This led to a fourfold increase in petroleum prices between October 17, 1973 and March 18th 1974. Organization of the Petroleum Exporting Countries member states decided to settle for a 13 percent increase in crude oil price in January 7th 1975. All Organization of the Petroleum Exporting Countries member states gave in to the global policy aimed at enhancing economic growth. A meeting on the same was held in Algiers where member countries agreed to stabilize the prices of its commodities.
To ensure oil prices are maintained, Organization of the Petroleum Exporting Countries had to ration oil production. The purpose of stabilizing the prices was to eliminate the instability of prices which affects the economy of member countries. It is therefore very clear that Organization of the Petroleum Exporting Countries plays a very crucial role in determining petroleum prices because it is a major producer (Tang and Hammoudeh 580).
The organization also aims at promoting member states development by ensuring oil reserves benefits trickle back to respective nation’s development purposes. The Declaratory Statement of Petroleum Policy initiated in 1968 enacts this kind of provision. The policy called for domination of natural resources by every state so that they can be utilized in developing nations.
Organization of the Petroleum Exporting Countries s activities also aimed at maintaining peace in global petroleum markets, setting good prices and enabling member states to choose the destinations of their products (Mead 356). The revolutionary movements in Arab countries called the Arab Spring have also been a major threat to the growth of the organization. Arab Spring refers to a period from December 2010 to date during which Arab countries witnessed riots, civil wars violent and peaceful protests and demonstrations.
The revolution’s wave saw the removal of rules from Egypt, Tunisia, Yemen and Libya from power by the end of 2013. Bahrain and Syria have also witnessed a wave of civil wars and countries such as Kuwait, Morocco, Jordan and Saudi Arabia among others in Arab world have witnessed major and minor protests (Chapman and Khanna 375).
Oil producing countries are negatively affected by recent uprisings in the Middle East as well as North African regions bearing in mind that revenue is essential for states to meet their social policy expenses and to get rid of conflicts effectively. To overcome other challenges, member countries are also forced to increase petroleum prices.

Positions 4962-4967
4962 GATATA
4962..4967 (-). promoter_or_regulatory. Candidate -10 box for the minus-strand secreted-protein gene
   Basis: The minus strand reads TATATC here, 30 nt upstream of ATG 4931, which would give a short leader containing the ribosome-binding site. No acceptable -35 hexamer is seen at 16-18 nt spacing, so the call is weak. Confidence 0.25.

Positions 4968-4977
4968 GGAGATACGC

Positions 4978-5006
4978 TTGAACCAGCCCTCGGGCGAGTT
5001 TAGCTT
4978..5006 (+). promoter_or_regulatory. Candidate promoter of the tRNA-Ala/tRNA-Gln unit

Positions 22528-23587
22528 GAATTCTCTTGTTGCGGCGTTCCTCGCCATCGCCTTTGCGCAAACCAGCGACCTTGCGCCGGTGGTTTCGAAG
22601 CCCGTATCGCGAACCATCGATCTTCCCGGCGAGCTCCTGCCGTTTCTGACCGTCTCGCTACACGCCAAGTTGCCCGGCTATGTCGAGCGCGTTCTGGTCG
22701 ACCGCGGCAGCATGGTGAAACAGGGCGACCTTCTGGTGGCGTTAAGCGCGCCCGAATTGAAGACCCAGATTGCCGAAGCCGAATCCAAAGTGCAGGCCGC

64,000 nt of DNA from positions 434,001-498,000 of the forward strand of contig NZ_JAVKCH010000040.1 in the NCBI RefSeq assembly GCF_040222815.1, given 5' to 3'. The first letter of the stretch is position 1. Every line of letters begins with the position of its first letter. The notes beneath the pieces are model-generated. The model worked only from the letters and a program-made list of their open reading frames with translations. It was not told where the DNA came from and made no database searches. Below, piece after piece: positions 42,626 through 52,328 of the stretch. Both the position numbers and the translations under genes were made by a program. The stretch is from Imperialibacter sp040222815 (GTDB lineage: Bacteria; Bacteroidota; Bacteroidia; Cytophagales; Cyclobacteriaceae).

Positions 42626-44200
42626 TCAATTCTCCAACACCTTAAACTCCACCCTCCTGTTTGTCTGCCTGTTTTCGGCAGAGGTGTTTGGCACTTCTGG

The demand for oil is also more likely to generate consequences. This is based on the fact that subsidized oil prices leading to increase demand of the products. If price changes are effected in the mentioned countries, members will also directly account for extra pay needed by the organization.
By doing so, this will lead to reduced demand. Increased in price as required by organize will also led to increase in demand and reduced supply. The Arab Spring led to reduced oil production in Organization of the Petroleum Exporting Countries member countries. The monthly cartel report in 2013 revealed that social conflicts have led to reduction in oil production. Production of Oil in Iraq for example has reduced significantly and Libya hasn’t regained its position as a result of civil wars.
Additionally, following attacks by Al Qaeda in January 2013, oil production in Algeria has deteriorated a great deal (Horn 279).
Organization of the Petroleum Exporting Countries since its inception to date plays a wide range of roles. Its roles and objectives are clearly outlined in the Organization of the Petroleum Exporting Countries statute that was created upon the institutions development. These roles are still relevant and applicable in today’s age and era and seemingly, they will continue to be used to run the organization in the coming years.
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Barsky, Robert, and Lutz Kilian. “Oil and the Macroeconomy since the 1970s.” Journal of Economic Perspectives, 2004, 18, 115–134. Print.
Chapman, Duane, and Neha Khanna. “An Economic Analysis of Aspects of Petroleum and Military Security in the Persian Gulf.” Contemporary Economic Policy, 2001, 19, 371–381. Print.
Dixit, Avinash, and Robert Pindyck. Investment under Uncertainty, Princeton: Princeton University Press, 1994. Print.
Horn, Manfred. “Organization Of The Petroleum Exporting Countries ’s Optimal Crude Oil Price.” Energy Policy, 2004, 32, 269–280. Print.
Mead, Walter. “The Performance of Government Energy Regulation”. American Economic Review, 1979, 69, 352–356. Print.
Tang, Linghui, and Shawkat Hammoudeh. An empirical exploration of the world oil price under the target zone model. Energy Economics, 2002, 24, 577–596. Print.
Wirl, Franz, and Azra Kujundzic. “The Impact of Organization Of The Petroleum Exporting Countries Conference Outcomes on World Oil Prices 1984–2001.” The Energy Journal, 2004, 25, 45–62. Print.
Originally posted 2015-06-02 09:38:06.